Put Shanaze Reade on a BMX, put her on a track bike, put her on a tricycle, and there will probably be only one outcome.
This 19-year-old started out in athletics but, after falling in love with BMX aged 10 on the streets of Crewe, she has gone on to win five British championships (she was British senior women's champion at 13), eight European and four World titles (two junior, two senior).
Olympic track champion Chris Hoy said before the Olympics: "If I was going to put my mortgage on anyone winning the gold, it would be Shanaze."
She goes for gold in the final, which is scheduled to take place on Friday after rain delayed the action by 24 hours .
FACTS & STATS
Born: 23 September 1988
Trains: Platts Field Park, Manchester
Career highlights: BMX world champion (07, 08), world track gold (08)
PATH TO THE PODIUM
2008 form: Reade is flying. In March, she successfully defended her world track sprint crown with Victoria Pendleton in Manchester, and in May she became BMX world champion again in Taiyuan, China.
Inside the mind of Shanaze Reade
Rivals: Having won the BMX worlds by a distance, her rivals have some catching up to do. Kiwi Sarah Walker and France's Ann-Caroline Chausson are the pick of the bunch.
How she could win: Looking at her form, confidence and support team, only injury, complacency or a stick in her spokes seem to be the only things that could prevent her from becoming Olympic champion. Maybe nerves could get to the 19-year-old? Everything suggests she'll be just fine.
What she says: "Before I started that race (the worlds), I laughed and said to myself 'this is mine' and became like a robot. I hate losing and am addicted to winning, I can't just see myself being second - I have got to win."
What you say: "If you're going to include a female cyclist, I would give Reade the edge over Pendleton. I have seen videos of her at the BMX World Championships where she puts in some dominant victories." SportingNonsense
Shanaze has also been impressing the world in the velodrome
Sporting highs: Where do you start? In 2006, becoming British number one in the elite men's category, world BMX champion in 2007 making her seniors debut, winning world sprint track after only a few months of training. Or perhaps it's just riding her BMX around the streets of hometown Crewe.
Sporting low: Injuries are a problem in any sport, particularly when it involves flying round dirt tracks or velodromes on two wheels. Reade has endured broken metatarsals, wrists, elbows and fingers.
A fractured knee two weeks before the 2005 track World Championships was a bad one. She raced with her knee strapped up, she was on pain killers, and crashed in the quarter-finals.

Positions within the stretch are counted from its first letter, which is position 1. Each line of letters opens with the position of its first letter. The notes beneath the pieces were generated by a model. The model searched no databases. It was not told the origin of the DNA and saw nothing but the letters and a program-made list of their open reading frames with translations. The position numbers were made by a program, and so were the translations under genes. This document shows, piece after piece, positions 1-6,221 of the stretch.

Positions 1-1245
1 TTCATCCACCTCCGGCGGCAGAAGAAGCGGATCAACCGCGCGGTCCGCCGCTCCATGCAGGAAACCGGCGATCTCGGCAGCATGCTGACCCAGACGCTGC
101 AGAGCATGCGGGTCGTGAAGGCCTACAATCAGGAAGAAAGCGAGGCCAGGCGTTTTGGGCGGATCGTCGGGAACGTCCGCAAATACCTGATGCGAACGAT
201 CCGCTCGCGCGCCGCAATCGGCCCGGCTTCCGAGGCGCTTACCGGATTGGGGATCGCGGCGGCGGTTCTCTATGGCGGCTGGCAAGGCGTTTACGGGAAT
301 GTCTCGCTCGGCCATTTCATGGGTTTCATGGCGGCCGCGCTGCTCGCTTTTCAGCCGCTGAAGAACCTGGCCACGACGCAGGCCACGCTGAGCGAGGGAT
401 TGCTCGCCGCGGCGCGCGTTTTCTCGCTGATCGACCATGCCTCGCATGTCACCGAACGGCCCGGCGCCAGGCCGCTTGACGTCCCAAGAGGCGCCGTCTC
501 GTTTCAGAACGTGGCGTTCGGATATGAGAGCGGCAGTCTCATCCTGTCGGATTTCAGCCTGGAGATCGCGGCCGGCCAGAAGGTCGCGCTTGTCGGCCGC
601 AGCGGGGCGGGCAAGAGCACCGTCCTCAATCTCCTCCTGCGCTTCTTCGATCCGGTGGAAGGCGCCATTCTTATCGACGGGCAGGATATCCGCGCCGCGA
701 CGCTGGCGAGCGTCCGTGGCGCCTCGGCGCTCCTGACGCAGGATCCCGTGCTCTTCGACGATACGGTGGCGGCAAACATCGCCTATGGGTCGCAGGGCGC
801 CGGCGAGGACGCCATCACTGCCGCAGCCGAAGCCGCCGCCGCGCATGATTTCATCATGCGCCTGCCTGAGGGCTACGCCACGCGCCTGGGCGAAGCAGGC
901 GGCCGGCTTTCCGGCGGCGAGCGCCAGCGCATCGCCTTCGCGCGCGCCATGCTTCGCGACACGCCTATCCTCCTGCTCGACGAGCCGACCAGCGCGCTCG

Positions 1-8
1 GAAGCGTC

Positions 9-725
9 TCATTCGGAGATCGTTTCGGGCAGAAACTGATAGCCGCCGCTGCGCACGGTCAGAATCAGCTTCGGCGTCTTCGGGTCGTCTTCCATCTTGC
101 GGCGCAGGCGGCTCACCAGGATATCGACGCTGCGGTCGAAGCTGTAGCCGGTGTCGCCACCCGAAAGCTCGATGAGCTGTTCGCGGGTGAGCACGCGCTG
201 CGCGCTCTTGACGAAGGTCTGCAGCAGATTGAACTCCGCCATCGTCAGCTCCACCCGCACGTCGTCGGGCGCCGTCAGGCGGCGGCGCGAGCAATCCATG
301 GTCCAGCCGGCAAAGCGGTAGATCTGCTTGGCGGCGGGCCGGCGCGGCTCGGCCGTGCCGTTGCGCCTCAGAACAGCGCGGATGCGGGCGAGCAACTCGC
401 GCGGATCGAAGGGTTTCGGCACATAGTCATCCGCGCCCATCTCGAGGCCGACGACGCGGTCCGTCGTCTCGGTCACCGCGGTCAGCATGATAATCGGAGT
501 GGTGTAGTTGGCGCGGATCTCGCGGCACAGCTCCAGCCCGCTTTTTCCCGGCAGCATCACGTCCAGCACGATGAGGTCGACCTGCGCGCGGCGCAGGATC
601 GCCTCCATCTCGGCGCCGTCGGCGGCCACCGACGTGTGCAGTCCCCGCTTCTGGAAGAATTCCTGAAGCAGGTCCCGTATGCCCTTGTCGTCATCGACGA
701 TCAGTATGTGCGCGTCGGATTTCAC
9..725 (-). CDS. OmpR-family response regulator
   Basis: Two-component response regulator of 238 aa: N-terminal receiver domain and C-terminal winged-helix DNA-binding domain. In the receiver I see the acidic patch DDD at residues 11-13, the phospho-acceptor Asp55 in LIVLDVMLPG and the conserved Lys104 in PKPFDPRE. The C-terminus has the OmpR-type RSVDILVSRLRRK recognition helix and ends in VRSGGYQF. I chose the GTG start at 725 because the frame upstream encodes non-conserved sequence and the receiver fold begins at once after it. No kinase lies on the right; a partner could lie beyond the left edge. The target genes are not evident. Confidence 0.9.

In action in the finals: Thursday 21 August, 0400 BST
All the Olympic BMX races take place at the bowl-shaped Laoshan venue, located at Shijingshan District in West Beijing. The seeding runs starts Wednesday 20 August, 0305 BST
AWAY FROM CYCLING
Life before sport: Not only has this girl always ridden bikes, she has beaten just about everybody who has come her way - including the men. She used to describe herself as a "badass chick who kicks guys".
Shanaze catches up with team-mates during BMX training
It could have been all so different. When deciding her GCSEs, she got a phone call. She said: "My coach rang to say BMX had been introduced to the Olympics. That was it. I'd wanted to be an English teacher but you can go back to college, you can't go back to being an Olympic gold medallist."
Hero worship: She claims she didn't have any heroes growing up, but has started to look up to Kelly Holmes. She also admires Jamie Staff who came over to track cycling from BMX for the last Olympics and says he "inspired me to make the crossover between the two sports".
Most likely to: Slip into a dress away from the cycling tracks. Reade says she loves to dress up "as every girl does". "BMX sucks at times as it's not the most feminine of sports is it? That's why I love to be queen of the after-party!"
Least likely to: Be taking it easy. She says: "You only get one shot at being the Olympic champion and I am just grabbing it with both hands. I don't ever want to look back and wonder, 'Why didn't I do that?' I don't ever want to be a failure. I never want to think I lost the Olympics because I didn't work hard enough or did something stupid."
Others on Shanaze: Sprint partner Victoria Pendleton says "she is blessed" and GB cycling performance director Dave Brailsford says "she is a winner and will go all the way and likes to be around winners".
Shanaze's former mentor Bob Field died recently of cancer. At the funeral the family played the video diary Bob made over his last year. It said: "Shanaze, I want you to win the Olympics for me. I'll be watching."
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